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U.S. Marines assigned to Task Group 61/2 conduct casualty evacuation and snatch-and-tow drills with the U.S. Coast Guard team in Souda Bay, Greece, March 15, 2022. Task Force 61/2 will temporarily provide command-and-control support to U.S. 6th Fleet.

U.S. Marines assigned to Task Group 61/2 conduct casualty evacuation and snatch-and-tow drills with the U.S. Coast Guard team in Souda Bay, Greece, March 15, 2022. Task Force 61/2 will temporarily provide command-and-control support to U.S. 6th Fleet. (Dylan Chagnon/U.S. Marine Corps)

A recently formed U.S. 6th Fleet task force is putting into action a new Marine Corps concept that calls for small “stand-in forces” to play key roles in carrying out reconnaissance missions at sea, military officials said Friday.

In mid-March, the Naples, Italy-based command stood up Task Force 61/2, a naval amphibious unit consisting of Marines and sailors from the II Marine Expeditionary Force.

Its job will be to coordinate efforts in Europe ranging from port visits to counter-reconnaissance operations, the task force said in a statement.

The task force “embodies the traditional relationship between the Marine Corps and Navy” and puts “credible, combat-ready forces” at the disposal of NATO allies and partners, said Maj. Gen. Francis Donovan, commander of the 2nd Marine Division.

It brings together an array of forces that are testing out the Corps’ push to reemphasize the classic amphibious role of Marines, but in a high-tech era.

Marine Corps Commandant Gen. David Berger unveiled his concept of “stand-in forces” in December, saying the strategy centers on deployment of small, mobile forces that can operate undetected in contested areas.

“If armed conflict does erupt, the joint force can attack effectively first and prevent the enemy from doing so,” the strategy document stated.

The forces will “conduct sea denial operations in support of fleet operations, especially near maritime chokepoints,” according to the document.

A CH-53E Super Stallion with the 24th Marine Expeditionary Unit awaits commands during flight operations on the dock landing ship USS Carter Hall in the Mediterranean Sea, in May 2021. U.S. 6th Fleet stood up Task Force 61/2, a naval amphibious unit comprised of Marines and sailors to coordinate efforts in Europe ranging from port visits to counter-reconnaissance operations, the task force said in a statement April 1, 2022.

A CH-53E Super Stallion with the 24th Marine Expeditionary Unit awaits commands during flight operations on the dock landing ship USS Carter Hall in the Mediterranean Sea, in May 2021. U.S. 6th Fleet stood up Task Force 61/2, a naval amphibious unit comprised of Marines and sailors to coordinate efforts in Europe ranging from port visits to counter-reconnaissance operations, the task force said in a statement April 1, 2022. (Mark Andries/U.S. Marine Corps)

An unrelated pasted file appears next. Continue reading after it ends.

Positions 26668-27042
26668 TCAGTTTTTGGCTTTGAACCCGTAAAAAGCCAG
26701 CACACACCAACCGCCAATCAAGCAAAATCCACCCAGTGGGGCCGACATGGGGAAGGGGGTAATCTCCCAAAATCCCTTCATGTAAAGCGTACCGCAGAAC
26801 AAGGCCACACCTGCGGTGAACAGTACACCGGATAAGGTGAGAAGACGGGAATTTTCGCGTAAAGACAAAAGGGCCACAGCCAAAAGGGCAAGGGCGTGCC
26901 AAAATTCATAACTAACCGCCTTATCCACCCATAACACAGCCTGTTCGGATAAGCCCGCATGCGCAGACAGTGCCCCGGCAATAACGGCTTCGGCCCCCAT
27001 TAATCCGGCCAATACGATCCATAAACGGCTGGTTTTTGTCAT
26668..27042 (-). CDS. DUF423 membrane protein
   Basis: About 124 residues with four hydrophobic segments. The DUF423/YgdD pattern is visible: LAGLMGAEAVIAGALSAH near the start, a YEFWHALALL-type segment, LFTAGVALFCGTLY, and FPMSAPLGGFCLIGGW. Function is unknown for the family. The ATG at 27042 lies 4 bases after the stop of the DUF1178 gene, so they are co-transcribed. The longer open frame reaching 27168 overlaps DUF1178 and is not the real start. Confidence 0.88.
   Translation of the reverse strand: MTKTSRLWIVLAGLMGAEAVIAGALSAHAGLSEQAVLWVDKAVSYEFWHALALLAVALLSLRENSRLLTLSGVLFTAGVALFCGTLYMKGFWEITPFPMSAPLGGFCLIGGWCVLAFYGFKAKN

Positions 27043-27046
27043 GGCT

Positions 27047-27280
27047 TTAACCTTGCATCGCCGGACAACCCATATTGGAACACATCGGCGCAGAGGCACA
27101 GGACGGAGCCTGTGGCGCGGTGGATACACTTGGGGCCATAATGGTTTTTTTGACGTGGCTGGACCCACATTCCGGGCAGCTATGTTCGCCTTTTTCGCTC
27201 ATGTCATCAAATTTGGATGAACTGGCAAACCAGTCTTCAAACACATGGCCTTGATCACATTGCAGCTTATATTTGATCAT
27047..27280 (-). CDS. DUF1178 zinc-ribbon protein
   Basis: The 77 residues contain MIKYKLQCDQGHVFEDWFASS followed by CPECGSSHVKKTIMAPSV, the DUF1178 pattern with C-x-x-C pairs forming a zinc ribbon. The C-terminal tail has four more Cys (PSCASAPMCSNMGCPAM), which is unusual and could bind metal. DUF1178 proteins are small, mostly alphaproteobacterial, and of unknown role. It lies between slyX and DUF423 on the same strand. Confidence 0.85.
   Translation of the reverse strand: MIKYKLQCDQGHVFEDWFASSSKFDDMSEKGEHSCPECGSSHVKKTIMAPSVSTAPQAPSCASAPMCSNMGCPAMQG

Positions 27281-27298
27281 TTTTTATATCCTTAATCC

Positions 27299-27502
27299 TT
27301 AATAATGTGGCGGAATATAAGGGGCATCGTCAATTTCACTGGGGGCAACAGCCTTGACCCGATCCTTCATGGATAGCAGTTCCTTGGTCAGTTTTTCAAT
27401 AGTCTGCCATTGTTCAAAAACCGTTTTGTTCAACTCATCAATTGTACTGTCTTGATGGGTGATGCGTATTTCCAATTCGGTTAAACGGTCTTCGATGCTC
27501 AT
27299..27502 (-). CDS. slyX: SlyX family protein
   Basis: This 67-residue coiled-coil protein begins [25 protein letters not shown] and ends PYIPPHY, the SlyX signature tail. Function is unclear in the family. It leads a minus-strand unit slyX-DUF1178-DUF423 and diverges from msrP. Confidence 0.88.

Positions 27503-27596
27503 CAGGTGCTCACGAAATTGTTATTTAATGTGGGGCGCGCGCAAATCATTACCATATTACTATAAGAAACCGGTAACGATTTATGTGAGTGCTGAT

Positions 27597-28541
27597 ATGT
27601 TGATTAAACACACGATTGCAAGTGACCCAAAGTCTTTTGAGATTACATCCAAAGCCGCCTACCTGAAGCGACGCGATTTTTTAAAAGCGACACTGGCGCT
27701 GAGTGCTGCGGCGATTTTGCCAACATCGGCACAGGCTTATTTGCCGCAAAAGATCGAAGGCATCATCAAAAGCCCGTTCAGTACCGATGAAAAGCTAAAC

Marines with the 24th Marine Expeditionary Unit participate in live-fire training on the dock landing ship USS Carter Hall in the Mediterranean Sea, May 26, 2021. U.S. 6th Fleet stood up Task Force 61/2, a naval amphibious unit comprised of Marines and sailors to coordinate efforts in Europe ranging from port visits to counter-reconnaissance operations, the task force said in a statement April 1, 2022.

Marines with the 24th Marine Expeditionary Unit participate in live-fire training on the dock landing ship USS Carter Hall in the Mediterranean Sea, May 26, 2021. U.S. 6th Fleet stood up Task Force 61/2, a naval amphibious unit comprised of Marines and sailors to coordinate efforts in Europe ranging from port visits to counter-reconnaissance operations, the task force said in a statement April 1, 2022. (Mark Andries/U.S. Marine Corps)

The amphibious assault ship USS Iwo Jima arrives in Souda Bay, Greece, in May 2021.  U.S. 6th Fleet stood up Task Force 61/2, a naval amphibious unit comprised of Marines and sailors to coordinate efforts in Europe ranging from port visits to counter-reconnaissance operations, the task force said in a statement April 1, 2022.

The amphibious assault ship USS Iwo Jima arrives in Souda Bay, Greece, in May 2021. U.S. 6th Fleet stood up Task Force 61/2, a naval amphibious unit comprised of Marines and sailors to coordinate efforts in Europe ranging from port visits to counter-reconnaissance operations, the task force said in a statement April 1, 2022. (Kelly Agee/U.S. Navy)

While the Pacific has long been the Corps’ main area of focus, Berger highlighted the task force’s efforts in Europe as it was about to get off the ground.

“For example, eastern Mediterranean, right now while we’re sitting here in this room, there’s experiments going on between 2nd Marine Division and 6th Fleet,” Berger said March 9 at a conference in Washington. “They have demonstrated that Marines can track adversary ships with targeting level fidelity.

“We’ve even been able to contribute to anti-submarine warfare in the Mediterranean. Unheard of, unthinkable for the Marine Corps five years ago. This fundamentally changes the game.”

U.S. military officials in recent years have raised alarms about increased Russian naval activity in the Mediterranean Sea.

Twitter: @john_vandiver

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John covers U.S. military activities across Europe and Africa. Based in Stuttgart, Germany, he previously worked for newspapers in New Jersey, North Carolina and Maryland. He is a graduate of the University of Delaware.
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